The communication supplier engineers assessed the entire communications infrastructure, not just the parts involving its hardware. Based on their recommendations, some additional steps were taken that helped address all communication issues and ensure that the control network was extremely reliable. No other component supplier provided this service, which proved essential in the ultimate success of the project.

Specialization in industrial networking was key, said Lance Heywood, integrated control system designer at Heywood Engineering, one of the contractors working on the project. The networking manufacturer staff members are familiar with industrial equipment and know how to connect to things like programmable logic controllers (PLCs). "They understand the difference between reliability in a business setting and reliability when it is a life safety critical system," Heywood said.

Project challenges

System integration was an important part of the project, according to Printz, the High Roller project manager. He said, "We had a number of unusual and unique situations. We were dealing with two prime contractors. Schwager Davis handled the integrated ride control system, and Leitner Poma handled the passenger cabins, and both needed wireless communications systems. With a project like this, you have fixed pieces and you have moving pieces, and they need to communicate wirelessly to each other.

So we were looking for a system that could meet the needs of these two suppliers. We were looking for commercially available products. We wanted to stay with common, known components, not be the guinea pigs for a brand-new unproven technology. We were also looking for engineering expertise. This was a unique application and we knew we were going to need significant contribution in engineering support and after-sales service." Based on these criteria, Printz said, the communications supplier was chosen. "By the end of the project, they had met and exceeded our expectations in nearly every way."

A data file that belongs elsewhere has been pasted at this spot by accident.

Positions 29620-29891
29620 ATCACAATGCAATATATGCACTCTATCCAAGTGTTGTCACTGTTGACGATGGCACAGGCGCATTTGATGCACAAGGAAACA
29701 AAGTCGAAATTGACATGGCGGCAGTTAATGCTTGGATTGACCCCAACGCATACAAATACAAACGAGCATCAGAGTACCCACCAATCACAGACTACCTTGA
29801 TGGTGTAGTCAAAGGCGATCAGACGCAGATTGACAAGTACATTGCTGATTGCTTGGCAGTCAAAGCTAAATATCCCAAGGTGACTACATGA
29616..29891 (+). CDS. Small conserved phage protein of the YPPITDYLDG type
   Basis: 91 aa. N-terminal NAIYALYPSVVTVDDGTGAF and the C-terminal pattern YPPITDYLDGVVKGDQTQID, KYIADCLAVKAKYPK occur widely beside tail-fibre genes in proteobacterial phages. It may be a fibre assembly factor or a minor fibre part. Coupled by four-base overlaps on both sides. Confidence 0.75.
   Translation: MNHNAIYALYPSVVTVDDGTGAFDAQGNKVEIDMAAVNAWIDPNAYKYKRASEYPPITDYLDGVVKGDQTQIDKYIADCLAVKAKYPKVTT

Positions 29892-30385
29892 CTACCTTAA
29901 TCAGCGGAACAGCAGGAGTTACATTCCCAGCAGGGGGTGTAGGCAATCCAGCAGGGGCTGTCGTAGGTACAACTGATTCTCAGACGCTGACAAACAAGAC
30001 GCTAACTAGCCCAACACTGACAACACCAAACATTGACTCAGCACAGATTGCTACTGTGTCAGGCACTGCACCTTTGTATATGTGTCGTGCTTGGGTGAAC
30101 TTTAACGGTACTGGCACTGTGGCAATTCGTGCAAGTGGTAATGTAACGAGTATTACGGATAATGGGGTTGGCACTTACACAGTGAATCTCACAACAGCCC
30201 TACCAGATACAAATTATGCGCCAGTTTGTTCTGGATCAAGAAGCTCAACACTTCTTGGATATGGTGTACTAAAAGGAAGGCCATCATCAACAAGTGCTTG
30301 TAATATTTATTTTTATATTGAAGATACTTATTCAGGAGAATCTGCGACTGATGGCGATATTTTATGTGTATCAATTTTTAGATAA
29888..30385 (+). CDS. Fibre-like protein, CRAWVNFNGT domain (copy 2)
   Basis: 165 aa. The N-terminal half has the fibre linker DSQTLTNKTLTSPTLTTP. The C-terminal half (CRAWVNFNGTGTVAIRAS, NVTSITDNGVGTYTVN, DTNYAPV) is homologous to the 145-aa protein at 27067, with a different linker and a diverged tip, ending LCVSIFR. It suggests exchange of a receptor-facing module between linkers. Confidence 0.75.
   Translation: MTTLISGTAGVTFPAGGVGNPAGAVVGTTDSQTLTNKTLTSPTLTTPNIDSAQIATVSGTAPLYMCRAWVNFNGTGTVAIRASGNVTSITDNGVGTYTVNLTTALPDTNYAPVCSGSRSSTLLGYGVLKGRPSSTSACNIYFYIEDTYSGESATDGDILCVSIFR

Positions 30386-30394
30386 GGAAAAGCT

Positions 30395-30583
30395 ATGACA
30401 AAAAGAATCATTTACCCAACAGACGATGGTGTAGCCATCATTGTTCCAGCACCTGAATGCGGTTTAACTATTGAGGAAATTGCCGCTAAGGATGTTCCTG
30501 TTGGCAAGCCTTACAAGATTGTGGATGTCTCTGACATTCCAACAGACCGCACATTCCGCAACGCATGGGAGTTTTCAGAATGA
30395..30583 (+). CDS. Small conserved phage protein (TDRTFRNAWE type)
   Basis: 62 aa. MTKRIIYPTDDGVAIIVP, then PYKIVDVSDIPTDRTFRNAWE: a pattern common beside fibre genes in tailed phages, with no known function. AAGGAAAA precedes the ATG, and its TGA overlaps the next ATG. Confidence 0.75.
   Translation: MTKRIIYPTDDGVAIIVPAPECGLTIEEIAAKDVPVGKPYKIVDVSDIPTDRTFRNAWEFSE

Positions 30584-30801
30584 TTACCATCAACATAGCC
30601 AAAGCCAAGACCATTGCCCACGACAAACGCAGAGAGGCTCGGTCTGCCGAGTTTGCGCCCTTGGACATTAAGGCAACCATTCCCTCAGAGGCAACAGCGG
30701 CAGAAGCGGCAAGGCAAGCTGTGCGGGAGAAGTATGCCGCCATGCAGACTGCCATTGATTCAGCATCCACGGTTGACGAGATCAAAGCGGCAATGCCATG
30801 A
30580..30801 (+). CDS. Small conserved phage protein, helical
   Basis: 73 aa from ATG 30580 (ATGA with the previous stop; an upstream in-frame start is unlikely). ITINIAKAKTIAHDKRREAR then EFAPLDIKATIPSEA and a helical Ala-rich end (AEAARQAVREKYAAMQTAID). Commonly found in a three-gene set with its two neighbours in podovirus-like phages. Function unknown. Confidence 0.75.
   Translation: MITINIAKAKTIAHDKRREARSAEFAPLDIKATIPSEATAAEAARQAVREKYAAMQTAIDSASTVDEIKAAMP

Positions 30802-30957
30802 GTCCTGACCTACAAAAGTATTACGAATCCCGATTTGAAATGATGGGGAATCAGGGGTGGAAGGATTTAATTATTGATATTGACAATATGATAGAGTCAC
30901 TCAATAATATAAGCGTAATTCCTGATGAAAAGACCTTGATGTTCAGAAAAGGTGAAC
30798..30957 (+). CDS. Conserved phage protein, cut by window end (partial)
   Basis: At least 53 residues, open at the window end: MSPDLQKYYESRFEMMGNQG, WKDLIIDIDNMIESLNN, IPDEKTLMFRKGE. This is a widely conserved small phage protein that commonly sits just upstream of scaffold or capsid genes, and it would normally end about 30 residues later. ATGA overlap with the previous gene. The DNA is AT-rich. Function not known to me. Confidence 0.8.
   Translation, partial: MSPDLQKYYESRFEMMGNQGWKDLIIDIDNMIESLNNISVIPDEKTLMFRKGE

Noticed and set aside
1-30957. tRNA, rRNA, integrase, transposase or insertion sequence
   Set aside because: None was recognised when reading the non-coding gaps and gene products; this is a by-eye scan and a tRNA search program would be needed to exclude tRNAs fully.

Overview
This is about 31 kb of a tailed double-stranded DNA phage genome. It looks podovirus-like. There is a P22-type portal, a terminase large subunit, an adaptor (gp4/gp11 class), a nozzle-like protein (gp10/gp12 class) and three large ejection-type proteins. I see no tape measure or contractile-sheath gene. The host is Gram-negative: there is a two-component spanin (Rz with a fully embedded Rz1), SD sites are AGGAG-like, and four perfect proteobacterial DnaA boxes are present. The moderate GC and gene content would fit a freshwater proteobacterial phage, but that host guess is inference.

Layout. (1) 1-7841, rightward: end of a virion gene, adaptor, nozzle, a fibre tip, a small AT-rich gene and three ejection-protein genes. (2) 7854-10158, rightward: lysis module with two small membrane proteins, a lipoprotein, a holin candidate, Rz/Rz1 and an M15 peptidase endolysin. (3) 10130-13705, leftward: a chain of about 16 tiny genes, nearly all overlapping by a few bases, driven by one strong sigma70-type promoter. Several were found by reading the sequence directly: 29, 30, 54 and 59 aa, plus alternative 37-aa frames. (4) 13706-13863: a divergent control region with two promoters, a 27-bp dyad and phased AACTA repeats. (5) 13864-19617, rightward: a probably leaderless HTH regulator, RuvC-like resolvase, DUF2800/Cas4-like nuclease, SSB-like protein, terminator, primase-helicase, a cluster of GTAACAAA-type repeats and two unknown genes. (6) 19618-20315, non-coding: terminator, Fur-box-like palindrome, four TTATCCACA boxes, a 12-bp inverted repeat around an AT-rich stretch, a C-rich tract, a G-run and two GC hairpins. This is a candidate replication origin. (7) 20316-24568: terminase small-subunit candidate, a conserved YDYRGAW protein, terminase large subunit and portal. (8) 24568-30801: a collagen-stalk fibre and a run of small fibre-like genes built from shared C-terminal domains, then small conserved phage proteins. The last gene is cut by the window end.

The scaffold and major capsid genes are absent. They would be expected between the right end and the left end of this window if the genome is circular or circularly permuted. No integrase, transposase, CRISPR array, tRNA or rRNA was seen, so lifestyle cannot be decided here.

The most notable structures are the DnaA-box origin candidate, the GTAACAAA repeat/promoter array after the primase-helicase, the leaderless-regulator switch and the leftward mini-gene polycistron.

Jon Mauch, project manager at Leitner-Poma, said he had previously worked with the communications supplier on ropeway projects with positive results.

Mauch said, "There was an importance level of having a highly reliable network. The network was an essential part of a life safety application so redundancy was critical. The only way that the cabin communicated with the ground controller, whether it was for control or for emergency communications, was through the network. The industrial control network on this wheel was to be transmitted using various methods: fiber, coax cables, Wi-Fi, and wireless jumps through the rotating components. Ultimately we ended up with 2 jump points per cabin, 56 jump points just for the cabins. This was going to be in an area where we hadn't been before. It was far more complicated than the type of installation we normally see, especially with the number of jump points involved."

Having a company with networking and control system equipment familiarity "proved to be a critical advantage when we needed it most," Mauch said.

Heywood had experience with the communications supplier with networking equipment for people-mover projects. This was the first network communication that also included a services offering.